The Role for Osmotic Agents in Children with Acute Encephalopathies: A Systematic Review.
Gwer S., Gatakaa H., Mwai L., Idro R., Newton CR.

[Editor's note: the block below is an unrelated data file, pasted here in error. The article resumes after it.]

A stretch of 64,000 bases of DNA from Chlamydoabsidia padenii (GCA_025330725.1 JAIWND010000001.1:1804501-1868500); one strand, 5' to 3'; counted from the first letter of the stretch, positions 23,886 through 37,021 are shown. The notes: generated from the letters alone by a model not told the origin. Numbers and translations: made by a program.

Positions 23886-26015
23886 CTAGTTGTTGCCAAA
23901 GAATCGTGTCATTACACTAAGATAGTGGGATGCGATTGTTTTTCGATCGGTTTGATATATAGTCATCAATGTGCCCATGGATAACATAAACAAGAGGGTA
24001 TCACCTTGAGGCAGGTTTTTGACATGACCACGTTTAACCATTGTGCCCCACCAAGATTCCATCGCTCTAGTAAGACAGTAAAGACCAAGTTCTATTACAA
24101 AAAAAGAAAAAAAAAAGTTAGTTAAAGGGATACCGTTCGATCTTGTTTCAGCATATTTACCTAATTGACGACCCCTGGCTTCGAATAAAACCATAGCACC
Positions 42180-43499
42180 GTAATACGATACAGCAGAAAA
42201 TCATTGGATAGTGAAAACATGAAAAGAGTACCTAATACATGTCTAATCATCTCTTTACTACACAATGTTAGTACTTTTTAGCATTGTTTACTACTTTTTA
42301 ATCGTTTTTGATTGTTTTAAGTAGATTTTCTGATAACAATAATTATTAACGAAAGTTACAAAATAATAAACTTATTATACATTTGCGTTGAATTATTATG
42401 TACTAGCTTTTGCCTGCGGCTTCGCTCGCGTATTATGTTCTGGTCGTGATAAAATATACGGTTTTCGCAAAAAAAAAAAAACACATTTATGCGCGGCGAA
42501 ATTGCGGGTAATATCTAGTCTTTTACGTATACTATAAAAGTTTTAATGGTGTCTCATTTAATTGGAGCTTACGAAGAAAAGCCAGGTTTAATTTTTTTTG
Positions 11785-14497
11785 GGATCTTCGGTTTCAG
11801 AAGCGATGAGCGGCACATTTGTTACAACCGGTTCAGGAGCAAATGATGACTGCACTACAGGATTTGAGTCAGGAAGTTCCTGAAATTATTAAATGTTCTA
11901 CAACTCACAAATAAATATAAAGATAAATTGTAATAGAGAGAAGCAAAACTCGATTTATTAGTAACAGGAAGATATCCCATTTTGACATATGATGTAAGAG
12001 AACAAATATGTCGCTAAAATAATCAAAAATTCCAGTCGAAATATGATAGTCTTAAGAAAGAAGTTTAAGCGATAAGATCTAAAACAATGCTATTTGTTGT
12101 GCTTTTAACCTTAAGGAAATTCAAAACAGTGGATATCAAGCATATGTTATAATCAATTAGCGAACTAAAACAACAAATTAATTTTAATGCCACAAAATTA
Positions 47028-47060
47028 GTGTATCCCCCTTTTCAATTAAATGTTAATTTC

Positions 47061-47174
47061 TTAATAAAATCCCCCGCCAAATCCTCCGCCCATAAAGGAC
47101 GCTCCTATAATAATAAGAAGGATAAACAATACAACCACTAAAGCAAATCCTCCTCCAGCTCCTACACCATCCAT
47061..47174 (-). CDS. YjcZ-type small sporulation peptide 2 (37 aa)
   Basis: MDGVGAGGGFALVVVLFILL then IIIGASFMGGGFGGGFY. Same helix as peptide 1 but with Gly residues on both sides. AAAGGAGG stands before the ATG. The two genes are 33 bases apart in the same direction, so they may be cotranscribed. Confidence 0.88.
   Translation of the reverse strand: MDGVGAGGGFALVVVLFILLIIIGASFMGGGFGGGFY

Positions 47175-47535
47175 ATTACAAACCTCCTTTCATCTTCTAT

BACKGROUND: Raised intracranial pressure (ICP) is a common complication in children with acute encephalopathies. It compromises cerebral perfusion leading to ischaemia and may cause death when the brainstem is compressed during trans-tentorial herniation. Osmotic agents are widely used to control raised ICP. Their use in children is mainly guided by studies in adults. OBJECTIVE: We carried out this review to determine the best available evidence of the effectiveness of various osmotic agents and their effect on resolution of coma and outcome (neurological sequelae and mortality) in children with acute encephalopathies. SELECTION CRITERIA: We searched literature published between January 1966 and January 2008 on the use of osmotic agents in children aged between 0 and 16 years with acute encephalopathies. SEARCH STRATEGY: We searched Medline, Cochrane Library, EMBASE, Cumulative Index to Nursing and Allied Health Literature and other databases for both published and unpublished literature. RESULTS: We identified four randomized controlled trials (RCTs), three prospective observational studies, two retrospective studies and one case report. The use of hypertonic saline appeared to achieve greater reduction in ICP compared to mannitol, normal saline and ringer's lactate. This effect was sustained when it was given as a continuous infusion. Boluses of glycerol and mannitol achieved transient reduction in ICP. Use of repeated doses of oral glycerol was associated with lower mortality and neurological sequelae when compared to placebo in children with acute bacterial meningitis. Hypertonic saline was associated with lower mortality when compared to mannitol in children with non-traumatic encephalopathies. DISCUSSION: All agents resulted in reduction of ICP, albeit transient in a number of occasions. A sustained reduction in ICP is desirable and could be achieved by modifying the modes and rates of administration, factors that need further investigation. Hypertonic saline appears to boost cerebral perfusion pressure, an important determinant of outcome in acute encephalopathies. CONCLUSION: Hypertonic saline appears to achieve greater reduction in ICP than other osmotic agents. Oral glycerol seems to improve outcome among children with acute bacterial meningitis. However, the evidence is not sufficient to guide change of practice. More studies are needed to examine the safest and most efficacious concentrations of the various agents and the most effective routes and rates of administration of these agents.